How do we differentiate between someone who needs to change their attitude or us needing to be more accommodating?

A student wrote to me with this question:

How do we differentiate between someone who needs to change their attitude or us needing to be more accommodating?

It all depends on your principles and values. Sure, some of us might feel obliged to please the people around us, but it’s ok insofar as you accommodate within the limits of your principles and values. If accommodating someone means becoming somebody whom you are not, or doing things that you don’t want to do, then of course, you shouldn’t be accommodating that person in that manner.

Now, the problem you posed is that you’ve frame the possible course of actions to a binary either “change their attitude” or “I be more accommodating.” There are more options available, and I don’t want you to fall into the trap of the false dichotomy.

In many ways, expecting a person to change his/her attitude is too high an expectation, and you are surely bound to be sorely disappointed. Attitude isn’t something that can be changed at will in an instant. It’s part of a person’s core self, and it takes lots of time and a conscious effort for there to be an adjustment. If you are going to strongly demand it, what you will get is grudging compliance from someone who, quite ironically, has decided to accommodate your demands despite the pre-existing attitude that you don’t like.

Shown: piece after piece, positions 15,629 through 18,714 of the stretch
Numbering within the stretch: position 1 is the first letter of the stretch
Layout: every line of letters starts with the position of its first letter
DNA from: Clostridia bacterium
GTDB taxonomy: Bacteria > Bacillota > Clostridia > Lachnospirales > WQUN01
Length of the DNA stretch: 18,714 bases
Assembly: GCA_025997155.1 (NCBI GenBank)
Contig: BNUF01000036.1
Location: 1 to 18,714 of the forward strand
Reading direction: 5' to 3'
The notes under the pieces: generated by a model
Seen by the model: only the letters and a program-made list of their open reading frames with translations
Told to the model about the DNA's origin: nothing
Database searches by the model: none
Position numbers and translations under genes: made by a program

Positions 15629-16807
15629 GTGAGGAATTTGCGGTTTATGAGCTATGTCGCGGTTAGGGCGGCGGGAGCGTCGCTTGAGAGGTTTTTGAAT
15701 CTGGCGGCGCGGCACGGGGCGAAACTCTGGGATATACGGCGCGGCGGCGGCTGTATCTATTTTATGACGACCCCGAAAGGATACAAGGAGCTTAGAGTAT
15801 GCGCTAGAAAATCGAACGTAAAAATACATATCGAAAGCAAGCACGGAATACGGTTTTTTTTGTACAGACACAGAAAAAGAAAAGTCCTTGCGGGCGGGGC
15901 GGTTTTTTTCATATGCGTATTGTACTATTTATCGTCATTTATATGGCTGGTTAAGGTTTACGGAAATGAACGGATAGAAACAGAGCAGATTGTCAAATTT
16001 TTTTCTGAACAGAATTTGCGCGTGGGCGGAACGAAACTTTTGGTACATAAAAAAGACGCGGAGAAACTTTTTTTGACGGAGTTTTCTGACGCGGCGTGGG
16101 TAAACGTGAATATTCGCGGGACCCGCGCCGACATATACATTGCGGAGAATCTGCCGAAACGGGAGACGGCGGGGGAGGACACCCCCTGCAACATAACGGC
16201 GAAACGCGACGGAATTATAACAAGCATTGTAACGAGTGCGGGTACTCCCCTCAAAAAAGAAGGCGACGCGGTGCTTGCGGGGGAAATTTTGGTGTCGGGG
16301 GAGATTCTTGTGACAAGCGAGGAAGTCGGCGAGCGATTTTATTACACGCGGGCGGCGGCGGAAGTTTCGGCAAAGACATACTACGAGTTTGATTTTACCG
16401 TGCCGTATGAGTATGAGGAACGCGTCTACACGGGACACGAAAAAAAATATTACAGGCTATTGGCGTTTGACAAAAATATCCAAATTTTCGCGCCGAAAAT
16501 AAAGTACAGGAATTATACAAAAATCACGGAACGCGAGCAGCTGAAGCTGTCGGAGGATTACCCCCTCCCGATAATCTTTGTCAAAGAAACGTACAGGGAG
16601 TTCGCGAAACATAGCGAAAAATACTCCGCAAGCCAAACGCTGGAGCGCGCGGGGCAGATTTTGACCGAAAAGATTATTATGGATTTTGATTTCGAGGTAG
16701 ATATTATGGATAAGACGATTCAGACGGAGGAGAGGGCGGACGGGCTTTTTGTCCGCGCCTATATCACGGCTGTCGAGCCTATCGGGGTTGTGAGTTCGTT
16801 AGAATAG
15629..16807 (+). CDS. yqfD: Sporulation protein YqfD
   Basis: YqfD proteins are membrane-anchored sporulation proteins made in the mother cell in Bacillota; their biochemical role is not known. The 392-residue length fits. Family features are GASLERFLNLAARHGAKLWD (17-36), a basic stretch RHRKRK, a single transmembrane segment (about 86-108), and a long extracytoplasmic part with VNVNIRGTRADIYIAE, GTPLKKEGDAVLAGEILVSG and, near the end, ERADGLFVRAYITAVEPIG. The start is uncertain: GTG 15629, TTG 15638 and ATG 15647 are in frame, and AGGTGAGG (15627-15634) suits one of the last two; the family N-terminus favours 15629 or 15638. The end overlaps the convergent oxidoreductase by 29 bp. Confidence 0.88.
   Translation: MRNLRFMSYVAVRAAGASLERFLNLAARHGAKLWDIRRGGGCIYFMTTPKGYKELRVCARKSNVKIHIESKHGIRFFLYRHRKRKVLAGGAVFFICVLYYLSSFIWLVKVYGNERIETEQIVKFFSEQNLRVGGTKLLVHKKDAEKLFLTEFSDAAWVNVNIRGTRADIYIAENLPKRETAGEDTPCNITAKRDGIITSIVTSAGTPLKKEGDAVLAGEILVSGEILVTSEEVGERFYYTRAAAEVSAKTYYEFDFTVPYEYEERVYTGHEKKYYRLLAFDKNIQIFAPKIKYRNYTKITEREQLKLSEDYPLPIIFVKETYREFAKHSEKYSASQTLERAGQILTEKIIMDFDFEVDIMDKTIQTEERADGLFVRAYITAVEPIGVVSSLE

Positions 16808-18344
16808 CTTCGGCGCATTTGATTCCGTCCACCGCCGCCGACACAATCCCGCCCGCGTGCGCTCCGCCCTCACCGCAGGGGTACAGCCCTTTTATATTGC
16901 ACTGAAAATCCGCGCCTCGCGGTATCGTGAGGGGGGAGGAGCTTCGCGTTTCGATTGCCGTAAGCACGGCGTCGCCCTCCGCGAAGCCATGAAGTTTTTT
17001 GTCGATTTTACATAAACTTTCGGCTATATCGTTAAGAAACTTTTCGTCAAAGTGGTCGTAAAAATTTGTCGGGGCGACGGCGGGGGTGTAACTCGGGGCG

It’ll be more productive to have a one-to-one heart-to-heart chat with that person to better understand where s/he is coming from. The problems, worries, concerns, etc. that’s motivating the person to behave in that way. And at the same time, it helps to let the person understand that you feel hurt/upset when s/he does or says a certain thing. Now, it’s very important to avoid accusatory language that links your frustration with the person. It’ll make that person get very defensive. The way around it would be to phrase it like: “When X happens to me, I feel sad,” or more concretely as an example, “When I hear you say, “XXXXX,” I feel hurt because…”

In short, try to seek mutual understanding through communication. The two options that you put forth, i.e. expecting a person to change their attitude vs. accommodating, lacks any form of communication or understanding. It’s not healthy as you’re constantly trying to second guess and mind-read what the other might think. And we are often wrong about other people in such matters.

Author: Jonathan Y. H. Sim

Jonathan Sim is an Instructor with the Department of Philosophy at the National University of Singapore. He is passionate about teaching and he continues to research fun and innovative ways of engaging students to learn effectively. He has been teaching general education modules to a diverse range of undergraduate students and adult learners at the University.

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